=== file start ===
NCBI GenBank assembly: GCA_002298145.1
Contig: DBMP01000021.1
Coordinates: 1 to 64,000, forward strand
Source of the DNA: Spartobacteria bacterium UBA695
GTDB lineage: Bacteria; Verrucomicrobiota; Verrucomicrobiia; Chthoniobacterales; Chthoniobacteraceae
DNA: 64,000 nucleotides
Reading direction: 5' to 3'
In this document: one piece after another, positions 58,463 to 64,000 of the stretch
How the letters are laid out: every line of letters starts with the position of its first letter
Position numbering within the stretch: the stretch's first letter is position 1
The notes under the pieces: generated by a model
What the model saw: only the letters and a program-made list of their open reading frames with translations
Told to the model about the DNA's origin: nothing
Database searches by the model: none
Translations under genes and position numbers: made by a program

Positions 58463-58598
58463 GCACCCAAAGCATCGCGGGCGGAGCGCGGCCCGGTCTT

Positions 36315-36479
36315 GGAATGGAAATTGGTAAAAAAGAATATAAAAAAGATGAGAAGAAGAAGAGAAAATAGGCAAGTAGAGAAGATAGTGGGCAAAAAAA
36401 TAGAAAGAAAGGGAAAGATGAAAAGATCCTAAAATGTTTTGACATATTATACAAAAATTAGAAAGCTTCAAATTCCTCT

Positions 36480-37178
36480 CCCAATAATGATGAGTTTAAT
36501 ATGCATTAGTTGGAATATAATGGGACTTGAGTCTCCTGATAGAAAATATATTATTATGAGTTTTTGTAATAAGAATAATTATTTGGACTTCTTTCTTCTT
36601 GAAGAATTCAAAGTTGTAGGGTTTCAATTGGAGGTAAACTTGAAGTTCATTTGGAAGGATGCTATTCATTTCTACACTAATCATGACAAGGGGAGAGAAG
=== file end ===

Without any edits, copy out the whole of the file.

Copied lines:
NCBI GenBank assembly: GCA_002298145.1
Contig: DBMP01000021.1
Coordinates: 1 to 64,000, forward strand
Source of the DNA: Spartobacteria bacterium UBA695
GTDB lineage: Bacteria; Verrucomicrobiota; Verrucomicrobiia; Chthoniobacterales; Chthoniobacteraceae
DNA: 64,000 nucleotides
Reading direction: 5' to 3'
In this document: one piece after another, positions 58,463 to 64,000 of the stretch
How the letters are laid out: every line of letters starts with the position of its first letter
Position numbering within the stretch: the stretch's first letter is position 1
The notes under the pieces: generated by a model
What the model saw: only the letters and a program-made list of their open reading frames with translations
Told to the model about the DNA's origin: nothing
Database searches by the model: none
Translations under genes and position numbers: made by a program

Positions 58463-58598
58463 GCACCCAAAGCATCGCGGGCGGAGCGCGGCCCGGTCTT

Positions 36315-36479
36315 GGAATGGAAATTGGTAAAAAAGAATATAAAAAAGATGAGAAGAAGAAGAGAAAATAGGCAAGTAGAGAAGATAGTGGGCAAAAAAA
36401 TAGAAAGAAAGGGAAAGATGAAAAGATCCTAAAATGTTTTGACATATTATACAAAAATTAGAAAGCTTCAAATTCCTCT

Positions 36480-37178
36480 CCCAATAATGATGAGTTTAAT
36501 ATGCATTAGTTGGAATATAATGGGACTTGAGTCTCCTGATAGAAAATATATTATTATGAGTTTTTGTAATAAGAATAATTATTTGGACTTCTTTCTTCTT
36601 GAAGAATTCAAAGTTGTAGGGTTTCAATTGGAGGTAAACTTGAAGTTCATTTGGAAGGATGCTATTCATTTCTACACTAATCATGACAAGGGGAGAGAAG